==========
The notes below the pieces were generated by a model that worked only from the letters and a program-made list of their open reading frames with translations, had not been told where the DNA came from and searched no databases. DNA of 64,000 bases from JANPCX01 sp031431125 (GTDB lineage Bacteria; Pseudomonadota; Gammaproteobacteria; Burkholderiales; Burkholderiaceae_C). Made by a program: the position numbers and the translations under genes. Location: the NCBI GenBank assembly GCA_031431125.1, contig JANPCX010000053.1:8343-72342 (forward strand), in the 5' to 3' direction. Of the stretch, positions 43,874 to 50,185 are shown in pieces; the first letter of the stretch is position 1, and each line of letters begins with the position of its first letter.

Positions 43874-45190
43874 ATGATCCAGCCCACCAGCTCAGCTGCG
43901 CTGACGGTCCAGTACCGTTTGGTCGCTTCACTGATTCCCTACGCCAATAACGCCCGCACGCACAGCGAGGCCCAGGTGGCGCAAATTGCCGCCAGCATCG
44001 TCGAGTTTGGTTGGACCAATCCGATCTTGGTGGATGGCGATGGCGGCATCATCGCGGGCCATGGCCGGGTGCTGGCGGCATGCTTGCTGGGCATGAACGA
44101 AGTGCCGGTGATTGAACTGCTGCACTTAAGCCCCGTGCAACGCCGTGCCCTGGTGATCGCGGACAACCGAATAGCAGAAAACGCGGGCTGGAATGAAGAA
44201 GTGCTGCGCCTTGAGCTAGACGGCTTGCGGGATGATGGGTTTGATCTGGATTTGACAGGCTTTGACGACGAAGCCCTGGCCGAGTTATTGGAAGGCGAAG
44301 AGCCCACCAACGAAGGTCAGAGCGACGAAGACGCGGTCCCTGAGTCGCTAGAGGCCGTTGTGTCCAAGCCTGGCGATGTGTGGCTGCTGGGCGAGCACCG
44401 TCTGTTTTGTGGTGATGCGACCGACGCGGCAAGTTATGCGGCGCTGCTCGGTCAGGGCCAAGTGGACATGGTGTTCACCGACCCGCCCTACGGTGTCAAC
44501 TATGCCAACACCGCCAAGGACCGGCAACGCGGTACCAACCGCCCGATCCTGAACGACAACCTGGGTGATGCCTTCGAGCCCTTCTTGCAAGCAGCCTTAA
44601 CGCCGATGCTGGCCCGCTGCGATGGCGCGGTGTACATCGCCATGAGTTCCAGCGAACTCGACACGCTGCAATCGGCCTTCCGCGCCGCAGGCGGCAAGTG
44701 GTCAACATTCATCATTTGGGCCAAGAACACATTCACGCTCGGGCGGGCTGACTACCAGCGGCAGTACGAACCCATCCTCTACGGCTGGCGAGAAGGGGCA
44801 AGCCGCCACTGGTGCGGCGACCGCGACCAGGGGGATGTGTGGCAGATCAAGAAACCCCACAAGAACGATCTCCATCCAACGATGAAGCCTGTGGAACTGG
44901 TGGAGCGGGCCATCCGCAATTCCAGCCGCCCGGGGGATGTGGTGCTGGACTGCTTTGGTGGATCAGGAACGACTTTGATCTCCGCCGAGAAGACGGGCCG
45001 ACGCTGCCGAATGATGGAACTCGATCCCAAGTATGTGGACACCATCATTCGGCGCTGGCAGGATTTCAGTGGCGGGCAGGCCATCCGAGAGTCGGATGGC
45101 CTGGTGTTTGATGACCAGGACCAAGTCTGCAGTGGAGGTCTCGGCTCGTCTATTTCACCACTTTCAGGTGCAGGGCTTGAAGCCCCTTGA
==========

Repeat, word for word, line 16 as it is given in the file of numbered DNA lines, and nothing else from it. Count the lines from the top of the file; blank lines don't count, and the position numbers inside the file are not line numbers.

45101 CTGGTGTTTGATGACCAGGACCAAGTCTGCAGTGGAGGTCTCGGCTCGTCTATTTCACCACTTTCAGGTGCAGGGCTTGAAGCCCCTTGA